About 1 in 8 women born today in the United States will get breast cancer at some point in her life. October is Breast Cancer Awareness month, and we want to use this opportunity to spread the word about steps we, as women, can take to detect breast cancer early.
According to the Center for Disease Control, about 11% of all new cases of breast cancer in the United States are found in women younger than 45 years-old. For this reason, the American Cancer Society recommends that all women over 20 years-old complete a monthly breast self-exam. You've probably heard that at least every year at your annual check-up, but what does a self-exam really look like?
Monthly breast self-examination:
Pick the same day each month to complete your self-exam. Let this become part of your routine.
Pick a place to do your self-exam where you can see and feel every part of your breast. In the shower, in the bathroom in front of the mirror, or even lying down.
Take a look at your breast, your nipples, and the skin on your breast. You are looking for any changes such as a contour, swelling or dimpling of the skin.
Using your fingers, move around your breast in a circular motion from the outside to the center, covering all of your breast tissue. Also, explore with your fingers under your armpits. You are feeling for any lumps and bumps under the skin.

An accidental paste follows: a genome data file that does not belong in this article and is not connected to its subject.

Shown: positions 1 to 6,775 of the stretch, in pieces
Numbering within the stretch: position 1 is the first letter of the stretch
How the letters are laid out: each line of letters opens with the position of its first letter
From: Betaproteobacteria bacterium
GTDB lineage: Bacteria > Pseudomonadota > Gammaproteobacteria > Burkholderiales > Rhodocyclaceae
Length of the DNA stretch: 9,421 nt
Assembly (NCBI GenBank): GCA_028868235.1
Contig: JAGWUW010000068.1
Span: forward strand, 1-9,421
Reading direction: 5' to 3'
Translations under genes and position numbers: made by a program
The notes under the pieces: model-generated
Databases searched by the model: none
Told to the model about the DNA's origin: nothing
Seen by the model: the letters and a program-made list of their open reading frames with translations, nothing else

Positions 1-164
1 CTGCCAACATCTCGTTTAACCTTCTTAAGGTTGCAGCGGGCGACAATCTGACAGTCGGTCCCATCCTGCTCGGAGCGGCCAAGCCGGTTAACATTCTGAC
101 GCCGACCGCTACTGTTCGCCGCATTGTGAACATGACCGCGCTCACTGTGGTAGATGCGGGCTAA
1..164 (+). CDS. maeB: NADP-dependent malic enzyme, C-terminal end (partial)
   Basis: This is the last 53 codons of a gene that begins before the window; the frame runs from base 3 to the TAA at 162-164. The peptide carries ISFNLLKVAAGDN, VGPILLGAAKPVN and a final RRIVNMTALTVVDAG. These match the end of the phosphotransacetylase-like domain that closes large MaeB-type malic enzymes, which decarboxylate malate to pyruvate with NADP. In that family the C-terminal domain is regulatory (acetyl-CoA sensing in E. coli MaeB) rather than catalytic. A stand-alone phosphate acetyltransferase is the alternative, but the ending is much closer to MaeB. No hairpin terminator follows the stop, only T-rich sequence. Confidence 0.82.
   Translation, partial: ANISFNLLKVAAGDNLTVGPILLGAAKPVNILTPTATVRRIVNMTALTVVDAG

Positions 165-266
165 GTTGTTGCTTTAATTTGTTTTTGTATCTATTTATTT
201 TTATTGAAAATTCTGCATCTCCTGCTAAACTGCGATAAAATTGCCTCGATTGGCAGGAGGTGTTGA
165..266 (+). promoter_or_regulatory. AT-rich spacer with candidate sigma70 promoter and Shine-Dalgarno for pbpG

If you notice any changes at all, it is important to contact your health care provider right away.
It is also recommended for all women over 40 years-old to have a yearly mammogram, in addition to monthly self-exams. If you do have a family history, you should likely start mammograms much earlier.
What is your risk & what can you do to prevent it?
Unfortunately, there is a genetic component to developing breast cancer and you have no control over your risk. It is important, however to know whether or not you carry the genetic predisposition to getting breast cancer. If you have any close family history of breast cancer, you can specifically be tested for is the BRCA1 and BRCA2 genes. Be sure to talk to your health care provider about your family history.
What can you do to help decrease your risk of developing breast cancer?
Here are some of the ways to practice healthy behaviors and ultimately decrease your breast cancer risk, according to the CDC:
Keep a healthy weight
Limit your alcohol consumption
Avoid exposures to carcinogens (chemicals known to cause cancer)
Reduce your exposure to radiation during medical tests (Xrays, CT scans, etc.)
Talk to your medical provider about the risks of any hormone replacement or birth control medication that you may be taking.
Early detection and prompt treatment may significantly increase a woman’s change to survive breast cancer.
Be proactive & take action against this disease. Know your risks, check yourself monthly, and practice healthy lifestyle behaviors.
For more information, I highly recommend checking out the following resources: